This February marks the 100th anniversary of an Ohio State tradition. Since 1915, the chimes have been part of University life, housed in one of the oldest and most unique buildings on campus. WOSU’s Tom Rieland has this profile on the Chimes of Orton Hall…
The payday loan industry is looking at other business options in Ohio after losing a ballot fight to overturn tough restrictions on interest rates it can charge costumers.
A group that pushes for smaller government and lower taxes is accusing advocates for the homeless of spending taxpayer dollars to convince Ohioans to vote yes on a ballot issue cracking down on payday lenders.
It now appears that Ohio voters will indeed get a chance to vote on whether to keep or throw out a new state law that cracks down on payday loan stores.
The November election is more than six weeks away, but advocates for and against the payday loan ballot issue are pushing their point of view.
It’s still not clear whether Ohioans will definitely vote in November on a plan to crack down on those two-week “payday” loans.
Invalid Signatures are a Problem for Supporters of a Ballot Issue to Overturn Ohio’s Tough New Law on Payday Lenders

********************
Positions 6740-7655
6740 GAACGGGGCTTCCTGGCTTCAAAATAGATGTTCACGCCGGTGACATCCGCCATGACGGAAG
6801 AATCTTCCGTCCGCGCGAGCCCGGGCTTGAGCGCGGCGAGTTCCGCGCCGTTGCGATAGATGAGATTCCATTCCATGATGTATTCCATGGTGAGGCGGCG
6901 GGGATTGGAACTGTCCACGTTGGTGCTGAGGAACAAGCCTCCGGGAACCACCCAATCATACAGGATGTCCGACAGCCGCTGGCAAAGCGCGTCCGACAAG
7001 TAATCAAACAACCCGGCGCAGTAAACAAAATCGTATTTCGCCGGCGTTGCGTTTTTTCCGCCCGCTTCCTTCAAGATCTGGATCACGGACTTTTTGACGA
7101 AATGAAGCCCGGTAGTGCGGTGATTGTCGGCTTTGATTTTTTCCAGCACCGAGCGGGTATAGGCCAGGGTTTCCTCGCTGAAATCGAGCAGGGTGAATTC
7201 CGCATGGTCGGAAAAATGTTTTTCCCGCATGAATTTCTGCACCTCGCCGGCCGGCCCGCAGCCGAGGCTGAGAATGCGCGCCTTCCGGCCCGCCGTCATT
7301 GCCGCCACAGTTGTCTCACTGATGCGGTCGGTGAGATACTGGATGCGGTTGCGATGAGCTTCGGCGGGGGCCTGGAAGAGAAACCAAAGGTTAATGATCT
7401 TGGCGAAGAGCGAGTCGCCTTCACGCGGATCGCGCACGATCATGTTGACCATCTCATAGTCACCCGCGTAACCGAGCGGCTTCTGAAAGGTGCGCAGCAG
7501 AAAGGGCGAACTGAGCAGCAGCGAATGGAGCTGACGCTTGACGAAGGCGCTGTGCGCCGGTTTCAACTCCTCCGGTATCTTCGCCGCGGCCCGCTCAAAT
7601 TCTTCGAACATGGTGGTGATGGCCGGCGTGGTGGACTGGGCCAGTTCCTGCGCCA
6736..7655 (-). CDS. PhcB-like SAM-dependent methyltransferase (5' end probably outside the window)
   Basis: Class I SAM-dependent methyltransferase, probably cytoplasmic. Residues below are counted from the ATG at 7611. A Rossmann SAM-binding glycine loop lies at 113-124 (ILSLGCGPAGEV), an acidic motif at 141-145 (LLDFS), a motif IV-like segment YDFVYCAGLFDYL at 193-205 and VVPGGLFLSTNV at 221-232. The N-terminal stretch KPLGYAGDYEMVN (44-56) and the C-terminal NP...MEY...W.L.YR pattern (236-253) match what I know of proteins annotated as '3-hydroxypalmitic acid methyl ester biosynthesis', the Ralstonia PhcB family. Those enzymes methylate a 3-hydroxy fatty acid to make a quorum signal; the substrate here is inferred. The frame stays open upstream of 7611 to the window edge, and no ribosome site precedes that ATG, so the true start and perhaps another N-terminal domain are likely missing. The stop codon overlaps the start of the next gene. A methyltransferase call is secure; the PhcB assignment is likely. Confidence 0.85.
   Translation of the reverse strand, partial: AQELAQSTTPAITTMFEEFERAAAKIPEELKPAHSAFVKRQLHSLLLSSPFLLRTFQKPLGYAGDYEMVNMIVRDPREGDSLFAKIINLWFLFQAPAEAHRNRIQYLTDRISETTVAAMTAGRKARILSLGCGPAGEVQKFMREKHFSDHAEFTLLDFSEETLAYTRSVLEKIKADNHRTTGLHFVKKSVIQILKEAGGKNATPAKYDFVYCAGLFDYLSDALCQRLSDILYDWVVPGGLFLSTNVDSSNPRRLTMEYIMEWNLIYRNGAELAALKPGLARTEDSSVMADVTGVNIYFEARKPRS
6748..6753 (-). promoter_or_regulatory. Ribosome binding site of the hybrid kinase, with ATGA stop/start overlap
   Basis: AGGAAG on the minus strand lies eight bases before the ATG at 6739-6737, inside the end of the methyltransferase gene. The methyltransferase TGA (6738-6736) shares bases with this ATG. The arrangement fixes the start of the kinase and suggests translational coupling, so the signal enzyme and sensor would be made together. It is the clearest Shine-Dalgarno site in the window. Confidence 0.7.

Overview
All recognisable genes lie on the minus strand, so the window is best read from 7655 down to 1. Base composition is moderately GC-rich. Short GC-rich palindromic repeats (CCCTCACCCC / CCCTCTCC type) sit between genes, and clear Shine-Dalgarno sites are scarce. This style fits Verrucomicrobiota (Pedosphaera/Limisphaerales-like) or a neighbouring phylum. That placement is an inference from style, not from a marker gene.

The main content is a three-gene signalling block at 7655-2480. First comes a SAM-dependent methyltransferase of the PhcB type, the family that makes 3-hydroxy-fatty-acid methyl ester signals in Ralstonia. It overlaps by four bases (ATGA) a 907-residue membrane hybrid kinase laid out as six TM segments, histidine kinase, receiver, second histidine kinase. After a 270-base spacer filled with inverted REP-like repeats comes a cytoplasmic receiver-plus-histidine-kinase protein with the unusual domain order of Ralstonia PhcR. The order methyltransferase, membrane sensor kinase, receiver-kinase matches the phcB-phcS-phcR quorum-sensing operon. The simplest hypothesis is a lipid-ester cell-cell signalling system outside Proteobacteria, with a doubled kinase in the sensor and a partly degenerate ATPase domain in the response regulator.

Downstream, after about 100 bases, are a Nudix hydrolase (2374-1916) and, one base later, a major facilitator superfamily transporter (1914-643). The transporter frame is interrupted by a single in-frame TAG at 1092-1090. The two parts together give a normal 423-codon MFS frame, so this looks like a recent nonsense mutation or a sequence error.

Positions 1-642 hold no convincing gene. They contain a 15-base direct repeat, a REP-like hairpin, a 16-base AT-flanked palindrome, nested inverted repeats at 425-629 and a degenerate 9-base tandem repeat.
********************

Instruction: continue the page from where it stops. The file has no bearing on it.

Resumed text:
The supporters of a ballot issue that would toss out Ohio’s new crackdown on payday lenders could be in trouble.
Opposing sides in the battle over newly-passed limits on payday loans have one thing in common.
A battle is waging in Ohio between lawmakers and payday lenders.
A large rally was held Tuesday at the statehouse in support of Ohio’s 1600 payday lending stores.
A legislative committee Thursday heard more public testimony that put lawmakers between a rock and a hard place. On one hand, legislators were told that those 2-week loans handed out by payday lending stores are a rip-off. But, on the other hand, lawmakers were told, if they slapped tighter limits on the interest charges, the loans would no longer be available to consumers who needed emergency cash.